The ACLU of Georgia sent Wilbanks a letter on May 23 claiming that filtering LGBT websites, including the Georgia Safe Schools Coalition, the It Gets Better Project, PFLAG and the Human Rights Campaign, was an infringement on students’ rights.

“Allowing students equal access to LGBT-related websites is not just a legal duty; it also makes sense from a safety perspective, particularly in light of the epidemic of LGBT youth suicides and bullying,” states the ACLU of Georgia letter.

“Prohibiting access to LGBT websites is especially problematic because many students do not have computers or internet access at home and can access the internet only at school. We wish to emphasize that unblocking individual LGBT-related websites upon request is not an appropriate solution to this problem,” the letter continues.

However, the ADF argues that if the LGBT filters are lifted, students would have access to pornographic websites such as “polybi.com, where a woman’s naked torso is fondled by three hands; gaydatingtips.com, which advertises a see-through boxer for men; and gayquestions.com/hc3.asp, where students would see an image of two naked men apparently engaged in a sex act.”

“The idea that Internet filters somehow result in student suicides is preposterous, and the ACLU should be ashamed for making such a connection,” said ADF Legal Counsel Jeremy Tedesco in a statement.

“The ACLU cannot mask its attempts to turn school computers into porn portals for children with a supposed concern for bullying and suicides.”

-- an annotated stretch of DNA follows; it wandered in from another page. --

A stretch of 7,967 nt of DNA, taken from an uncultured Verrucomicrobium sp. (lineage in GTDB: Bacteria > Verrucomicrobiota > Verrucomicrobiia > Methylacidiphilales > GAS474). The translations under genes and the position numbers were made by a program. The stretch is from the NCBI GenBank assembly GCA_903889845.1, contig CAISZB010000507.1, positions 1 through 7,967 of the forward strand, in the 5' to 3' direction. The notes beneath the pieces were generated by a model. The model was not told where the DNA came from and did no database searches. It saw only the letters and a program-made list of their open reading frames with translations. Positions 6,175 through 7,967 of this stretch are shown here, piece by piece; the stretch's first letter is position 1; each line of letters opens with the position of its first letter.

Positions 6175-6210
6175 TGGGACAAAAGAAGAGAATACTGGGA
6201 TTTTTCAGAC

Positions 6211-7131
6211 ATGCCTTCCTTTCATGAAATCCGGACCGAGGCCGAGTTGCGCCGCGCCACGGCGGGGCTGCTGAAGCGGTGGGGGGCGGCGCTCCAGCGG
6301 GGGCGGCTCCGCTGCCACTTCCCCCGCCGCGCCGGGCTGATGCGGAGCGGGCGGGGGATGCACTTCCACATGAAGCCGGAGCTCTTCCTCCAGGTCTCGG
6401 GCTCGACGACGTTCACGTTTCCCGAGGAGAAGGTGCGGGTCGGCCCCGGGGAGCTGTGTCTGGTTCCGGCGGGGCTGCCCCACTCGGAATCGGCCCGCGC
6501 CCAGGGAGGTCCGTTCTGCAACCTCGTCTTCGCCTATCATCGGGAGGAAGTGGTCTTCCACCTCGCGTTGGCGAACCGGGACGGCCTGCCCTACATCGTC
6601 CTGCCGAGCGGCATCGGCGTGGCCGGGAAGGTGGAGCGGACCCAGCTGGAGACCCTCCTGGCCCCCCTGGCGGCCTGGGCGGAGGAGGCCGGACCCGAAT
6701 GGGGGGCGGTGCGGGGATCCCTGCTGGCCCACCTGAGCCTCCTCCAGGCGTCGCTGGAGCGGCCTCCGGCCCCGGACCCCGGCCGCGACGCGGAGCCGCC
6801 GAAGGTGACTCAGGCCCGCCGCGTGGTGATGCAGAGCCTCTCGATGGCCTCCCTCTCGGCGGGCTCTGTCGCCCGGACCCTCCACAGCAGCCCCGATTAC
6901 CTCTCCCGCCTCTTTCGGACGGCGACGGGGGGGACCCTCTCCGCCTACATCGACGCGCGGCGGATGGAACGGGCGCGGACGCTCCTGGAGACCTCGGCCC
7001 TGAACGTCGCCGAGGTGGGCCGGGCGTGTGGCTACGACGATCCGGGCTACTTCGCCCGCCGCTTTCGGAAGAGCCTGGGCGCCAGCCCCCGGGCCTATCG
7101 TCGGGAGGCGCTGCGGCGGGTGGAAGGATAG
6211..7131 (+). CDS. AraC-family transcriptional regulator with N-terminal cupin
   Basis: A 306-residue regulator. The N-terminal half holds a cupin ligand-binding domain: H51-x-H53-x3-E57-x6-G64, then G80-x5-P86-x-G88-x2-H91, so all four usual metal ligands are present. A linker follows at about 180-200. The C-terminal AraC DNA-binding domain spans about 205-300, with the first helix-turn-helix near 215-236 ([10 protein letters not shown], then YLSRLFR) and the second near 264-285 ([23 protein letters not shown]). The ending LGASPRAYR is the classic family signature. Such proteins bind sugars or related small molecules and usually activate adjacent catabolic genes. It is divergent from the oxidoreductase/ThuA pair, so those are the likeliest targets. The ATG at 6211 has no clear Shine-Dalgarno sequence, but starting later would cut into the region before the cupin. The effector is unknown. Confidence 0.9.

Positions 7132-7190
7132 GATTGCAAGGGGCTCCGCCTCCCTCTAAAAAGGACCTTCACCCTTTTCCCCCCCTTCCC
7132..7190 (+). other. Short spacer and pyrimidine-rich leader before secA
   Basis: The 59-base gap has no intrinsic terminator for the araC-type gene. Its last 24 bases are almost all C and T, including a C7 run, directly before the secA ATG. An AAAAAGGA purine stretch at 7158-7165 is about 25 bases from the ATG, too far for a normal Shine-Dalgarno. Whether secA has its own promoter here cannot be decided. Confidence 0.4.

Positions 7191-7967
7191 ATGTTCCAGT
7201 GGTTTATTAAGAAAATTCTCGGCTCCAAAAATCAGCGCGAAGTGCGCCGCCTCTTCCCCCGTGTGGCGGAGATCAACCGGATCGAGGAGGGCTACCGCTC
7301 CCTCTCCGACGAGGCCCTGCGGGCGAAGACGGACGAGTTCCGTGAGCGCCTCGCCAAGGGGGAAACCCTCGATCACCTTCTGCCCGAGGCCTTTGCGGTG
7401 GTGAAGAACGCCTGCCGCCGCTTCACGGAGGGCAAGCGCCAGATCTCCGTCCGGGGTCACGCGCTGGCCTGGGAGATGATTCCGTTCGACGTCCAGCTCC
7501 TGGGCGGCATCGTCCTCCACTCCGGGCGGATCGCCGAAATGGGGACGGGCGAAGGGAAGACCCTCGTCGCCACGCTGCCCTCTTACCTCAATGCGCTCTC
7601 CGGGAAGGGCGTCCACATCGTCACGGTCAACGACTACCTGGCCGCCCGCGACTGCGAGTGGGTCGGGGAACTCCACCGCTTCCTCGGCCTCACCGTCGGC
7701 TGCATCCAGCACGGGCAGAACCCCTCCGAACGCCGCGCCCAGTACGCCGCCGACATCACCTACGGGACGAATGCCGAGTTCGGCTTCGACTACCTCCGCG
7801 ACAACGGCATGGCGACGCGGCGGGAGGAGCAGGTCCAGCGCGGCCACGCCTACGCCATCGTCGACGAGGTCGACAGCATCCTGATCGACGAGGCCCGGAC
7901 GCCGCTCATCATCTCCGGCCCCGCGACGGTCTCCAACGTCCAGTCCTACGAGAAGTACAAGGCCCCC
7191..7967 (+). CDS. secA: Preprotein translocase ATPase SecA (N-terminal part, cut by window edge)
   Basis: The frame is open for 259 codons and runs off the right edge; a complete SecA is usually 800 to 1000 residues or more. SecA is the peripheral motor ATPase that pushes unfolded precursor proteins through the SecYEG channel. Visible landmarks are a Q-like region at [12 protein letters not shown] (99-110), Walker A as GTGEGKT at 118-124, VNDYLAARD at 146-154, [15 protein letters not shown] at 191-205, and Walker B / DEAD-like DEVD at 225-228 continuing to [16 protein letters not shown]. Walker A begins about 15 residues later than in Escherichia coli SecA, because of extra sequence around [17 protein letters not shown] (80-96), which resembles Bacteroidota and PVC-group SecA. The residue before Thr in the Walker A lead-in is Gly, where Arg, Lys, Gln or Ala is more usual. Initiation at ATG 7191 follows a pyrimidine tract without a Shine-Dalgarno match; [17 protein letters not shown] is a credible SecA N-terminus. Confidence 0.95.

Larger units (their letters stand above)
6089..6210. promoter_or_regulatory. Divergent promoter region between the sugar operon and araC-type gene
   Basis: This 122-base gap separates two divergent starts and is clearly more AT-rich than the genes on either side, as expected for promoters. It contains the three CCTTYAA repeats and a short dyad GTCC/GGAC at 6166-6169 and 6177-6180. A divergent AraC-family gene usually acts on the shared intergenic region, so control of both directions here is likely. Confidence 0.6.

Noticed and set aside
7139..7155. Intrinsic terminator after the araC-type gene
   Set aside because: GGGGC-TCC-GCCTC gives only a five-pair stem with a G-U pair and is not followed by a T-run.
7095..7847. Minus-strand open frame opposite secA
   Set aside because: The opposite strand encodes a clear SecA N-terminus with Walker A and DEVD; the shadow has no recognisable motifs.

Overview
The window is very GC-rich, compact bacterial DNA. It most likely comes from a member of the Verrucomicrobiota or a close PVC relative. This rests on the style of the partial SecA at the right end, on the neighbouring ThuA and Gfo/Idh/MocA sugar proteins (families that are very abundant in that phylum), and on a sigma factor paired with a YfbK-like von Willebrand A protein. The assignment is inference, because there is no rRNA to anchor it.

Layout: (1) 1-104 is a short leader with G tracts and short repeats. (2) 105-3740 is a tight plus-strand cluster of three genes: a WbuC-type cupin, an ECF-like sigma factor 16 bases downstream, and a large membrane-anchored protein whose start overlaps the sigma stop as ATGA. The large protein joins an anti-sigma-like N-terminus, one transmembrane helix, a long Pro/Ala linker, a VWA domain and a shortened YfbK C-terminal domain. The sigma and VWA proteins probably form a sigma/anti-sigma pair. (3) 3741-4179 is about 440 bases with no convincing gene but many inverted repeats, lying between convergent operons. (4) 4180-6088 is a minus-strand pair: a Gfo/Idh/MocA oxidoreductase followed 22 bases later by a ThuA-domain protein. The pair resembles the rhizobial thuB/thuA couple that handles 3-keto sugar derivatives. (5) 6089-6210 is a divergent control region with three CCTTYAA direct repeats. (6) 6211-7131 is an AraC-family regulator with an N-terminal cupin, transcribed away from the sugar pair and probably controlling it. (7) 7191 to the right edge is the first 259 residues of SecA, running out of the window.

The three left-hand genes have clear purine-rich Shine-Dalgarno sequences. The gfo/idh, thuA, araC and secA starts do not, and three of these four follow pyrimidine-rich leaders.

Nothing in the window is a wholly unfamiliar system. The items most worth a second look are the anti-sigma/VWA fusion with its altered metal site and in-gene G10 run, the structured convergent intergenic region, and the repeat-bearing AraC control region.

Gwinnett County School System spokesperson Sloan Roach said Aug. 2 that the system is still reviewing its filtering process and software.

“We do not want to restrict anyone to public websites but at the same time we have no intention of opening up inappropriate content to students,” she said.

Filters target LGBT students?

In a response to ADF’s letter, Joshua Block, staff attorney for the ACLU’s Lesbian Gay Bisexual and Transgender Project, said the websites ADF points out should be included in the filter for “adult or mature content.”

“Anyone can understand the difference between pornography and websites like the It Gets Better Project or PFLAG, which provide critical information and support for LGBT students,” Block said in a statement.

“The websites identified by ADF should have been placed in Blue Coat’s categories for adult or mature content, which are designed to block all sexual content regardless of whether it is straight or LGBT,” he said.

Block also took to task the ADF’s allegations that the “LGBT” category targeted by the filtering software specifically blocks only sexually explicit websites.

“The fact that these websites have been inadvertently placed in the non-sexual ‘LGBT’ category only underscores the problems that can occur when a company tries to create a special category for issues related to sexual orientation and gender identity in the first place,” Block said.

“The ultimate solution to the problem is for schools to use viewpoint-neutral filtering software that does not select websites out for special treatment simply because they support LGBT people,” he said.

The ACLU has undertaken a “Don’t Filter Me In Web Content In Schools” campaign across the country and provides tools and resources for students who say they are being blocked from educational LGBT websites. The website for the campaign is http://www.aclu.org/dont-filter-me-web-content-filtering-schools.

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